The vote on the religious registry comes in response to the idea that Trump may support or implement a registry of all Muslims in the country.
The motion, which was introduced by Councilman Paul Krekorian, states that Trump “engaged in rhetoric that suggested an unfair scapegoating of Muslim Americans based solely on their faith. Our city should take these statements and actions seriously, and we should never tolerate or accept them. We must never facilitate or cooperate with such an abrogation of our most cherished values.”
Trump was asked about a Muslim registry by reporters during the campaign and on several occasions suggested that he supported the idea.
In November 2015, when asked by an NBC reporter if he would implement a registry as president, he said, “I would certainly implement that, absolutely.”
After the election, a spokesman for Trump issued a statement maintaining that the president never advocated for the idea of a Muslim registry.
It is unclear if Los Angeles could face a loss of federal funds, since Trump’s executive order declares that sanctuary jurisdictions would be determined by the secretary of the Department of Homeland Security.
However, Los Angeles’ status as a sanctuary city may be decided by the state, as Trump threatened in a Fox News interview last weekend to cut funding to all of California if it moves forward with pending legislation that would provide statewide sanctuary for immigrants and prevent local law enforcement
from helping federal authorities on immigration issues.
Trump’s executive order argues that sanctuary jurisdictions harm the country.
“These jurisdictions have caused immeasurable harm to the American people and to the very fabric of our Republic,” Trump’s executive order says.
The Los Angeles City Council continues to prepare for a likely battle with President Donald Trump over his aggressive executive orders on immigration.
The council voted late last week to direct the city attorney to report on how it can protect immigrants from expanded federal efforts at deportation, while Councilman Gil Cedillo introduced a motion supporting state Senate Bill 54, known as the California Values Act, which would ensure that state and local resources are not used to fuel mass deportations.
Trump recently issued a number of executive orders that would add thousands of Border Patrol Agents and immigration officers, build a wall on the Mexican border and cut funding for so-called sanctuary cities that refuse to cooperate with federal immigration authorities.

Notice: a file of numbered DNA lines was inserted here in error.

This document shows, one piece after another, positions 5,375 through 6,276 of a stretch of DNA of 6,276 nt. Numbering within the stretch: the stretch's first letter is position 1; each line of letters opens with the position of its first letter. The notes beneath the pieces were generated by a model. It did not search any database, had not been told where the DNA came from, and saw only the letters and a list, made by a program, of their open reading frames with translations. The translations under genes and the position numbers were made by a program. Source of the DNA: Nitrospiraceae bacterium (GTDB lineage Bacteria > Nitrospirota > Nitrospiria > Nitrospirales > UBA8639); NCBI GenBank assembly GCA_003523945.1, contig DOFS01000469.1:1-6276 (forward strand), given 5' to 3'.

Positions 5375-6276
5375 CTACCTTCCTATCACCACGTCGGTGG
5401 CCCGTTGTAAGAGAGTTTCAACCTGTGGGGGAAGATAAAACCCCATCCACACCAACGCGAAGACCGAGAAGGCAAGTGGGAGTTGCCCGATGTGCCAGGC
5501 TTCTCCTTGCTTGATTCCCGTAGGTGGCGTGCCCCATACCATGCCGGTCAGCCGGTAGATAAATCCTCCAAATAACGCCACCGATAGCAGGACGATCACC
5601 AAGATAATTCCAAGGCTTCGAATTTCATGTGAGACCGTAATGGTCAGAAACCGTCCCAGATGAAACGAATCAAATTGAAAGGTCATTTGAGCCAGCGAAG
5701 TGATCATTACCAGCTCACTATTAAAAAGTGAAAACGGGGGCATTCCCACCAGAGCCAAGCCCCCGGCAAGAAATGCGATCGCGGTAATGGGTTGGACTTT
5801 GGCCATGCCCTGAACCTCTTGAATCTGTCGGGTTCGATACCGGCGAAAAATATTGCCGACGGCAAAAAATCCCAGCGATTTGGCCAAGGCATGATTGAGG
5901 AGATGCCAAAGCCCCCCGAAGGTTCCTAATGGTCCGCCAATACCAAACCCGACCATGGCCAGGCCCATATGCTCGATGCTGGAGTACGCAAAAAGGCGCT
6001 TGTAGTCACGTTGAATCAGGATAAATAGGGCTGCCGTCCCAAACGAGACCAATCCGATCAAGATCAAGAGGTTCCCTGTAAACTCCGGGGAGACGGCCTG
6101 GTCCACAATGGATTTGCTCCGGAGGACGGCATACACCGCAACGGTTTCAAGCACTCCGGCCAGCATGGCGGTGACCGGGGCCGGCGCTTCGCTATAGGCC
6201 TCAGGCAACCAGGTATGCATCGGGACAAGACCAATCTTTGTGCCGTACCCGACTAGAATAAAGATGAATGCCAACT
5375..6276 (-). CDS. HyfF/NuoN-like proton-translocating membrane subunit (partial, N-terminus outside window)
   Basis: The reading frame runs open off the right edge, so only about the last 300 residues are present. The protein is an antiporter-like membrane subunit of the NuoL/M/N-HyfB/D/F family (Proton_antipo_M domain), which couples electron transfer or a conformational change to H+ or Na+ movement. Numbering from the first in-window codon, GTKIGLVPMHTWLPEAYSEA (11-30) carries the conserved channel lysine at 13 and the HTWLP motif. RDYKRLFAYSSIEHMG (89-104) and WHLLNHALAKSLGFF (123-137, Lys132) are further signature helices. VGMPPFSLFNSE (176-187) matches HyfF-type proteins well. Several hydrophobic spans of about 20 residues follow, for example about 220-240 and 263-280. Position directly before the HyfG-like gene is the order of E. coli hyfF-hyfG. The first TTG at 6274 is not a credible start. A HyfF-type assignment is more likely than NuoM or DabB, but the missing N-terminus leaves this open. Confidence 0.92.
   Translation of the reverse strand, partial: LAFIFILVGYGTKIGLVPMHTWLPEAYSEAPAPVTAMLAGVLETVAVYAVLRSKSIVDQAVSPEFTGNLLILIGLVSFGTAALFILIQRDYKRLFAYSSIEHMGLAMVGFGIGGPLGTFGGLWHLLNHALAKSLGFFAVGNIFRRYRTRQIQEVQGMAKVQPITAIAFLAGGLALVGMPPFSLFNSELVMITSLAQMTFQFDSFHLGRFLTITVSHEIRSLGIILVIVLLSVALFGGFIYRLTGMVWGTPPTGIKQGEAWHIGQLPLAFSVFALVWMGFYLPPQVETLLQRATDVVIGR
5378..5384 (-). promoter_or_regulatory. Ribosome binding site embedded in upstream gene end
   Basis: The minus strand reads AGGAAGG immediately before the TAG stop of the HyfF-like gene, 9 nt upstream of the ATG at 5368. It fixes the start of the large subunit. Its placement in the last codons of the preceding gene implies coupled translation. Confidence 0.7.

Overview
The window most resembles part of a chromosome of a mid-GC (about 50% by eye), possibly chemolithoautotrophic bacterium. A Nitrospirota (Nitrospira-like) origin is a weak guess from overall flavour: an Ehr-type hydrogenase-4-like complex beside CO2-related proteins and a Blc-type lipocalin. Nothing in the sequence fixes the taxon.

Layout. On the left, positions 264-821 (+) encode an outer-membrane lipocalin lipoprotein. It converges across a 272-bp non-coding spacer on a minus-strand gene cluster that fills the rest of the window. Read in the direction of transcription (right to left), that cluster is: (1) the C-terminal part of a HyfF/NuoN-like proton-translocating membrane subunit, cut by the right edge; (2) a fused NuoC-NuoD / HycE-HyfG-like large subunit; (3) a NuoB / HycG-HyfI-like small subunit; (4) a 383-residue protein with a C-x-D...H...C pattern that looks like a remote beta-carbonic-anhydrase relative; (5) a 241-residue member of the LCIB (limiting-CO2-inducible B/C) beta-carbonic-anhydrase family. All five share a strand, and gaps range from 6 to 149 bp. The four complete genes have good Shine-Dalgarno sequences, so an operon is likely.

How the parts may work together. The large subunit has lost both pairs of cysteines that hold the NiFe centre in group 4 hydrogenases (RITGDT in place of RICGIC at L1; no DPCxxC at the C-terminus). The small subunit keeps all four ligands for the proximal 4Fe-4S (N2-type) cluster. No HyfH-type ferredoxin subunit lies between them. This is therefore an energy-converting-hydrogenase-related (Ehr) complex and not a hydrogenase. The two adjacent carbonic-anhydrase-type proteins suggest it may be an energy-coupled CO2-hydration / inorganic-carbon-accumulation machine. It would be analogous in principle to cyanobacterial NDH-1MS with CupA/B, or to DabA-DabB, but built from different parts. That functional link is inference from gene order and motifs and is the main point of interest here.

Trump has threatened to deport up to 3 million immigrants who are in the country illegally, and an estimated 850,000 of Los Angeles’ 3.8 million residents are not currently citizens.
“Beginning today, the United States of America gets back control of its borders,” Trump said Jan. 25 during a speech to employees of the Department of Homeland Security.
The council’s motion asking for the city attorney report also directs the city administrative officer and the chief legislative analyst to prepare a report on the potential economic impacts of deportations on the city’s economy, and recommendations for protecting city programs from “the negative impacts of federal actions that target immigrants.”
The motion, which was approved 10-0, was forwarded to the full council by its Ad Hoc Committee on Immigration, attended by a packed house of more than 350 people during its inaugural meeting on Jan. 25.
About two dozen took their turns speaking to the committee against Trump’s actions announced just hours earlier.
“Our friends in immigrant detention can’t be with us tonight but I’d like to think that they would ask you to respond forcefully and bravely to the xenophobic and racist executive orders that were issued today,” said Jordan Cunnings, a lawyer with Public Counsel who works with immigrants in detention centers.
The executive orders added a significant layer of urgency to the work of the committee, which was created by the council in the days after Trump’s election win in November and is one of a number of moves it has made in opposing the president’s immigration policies.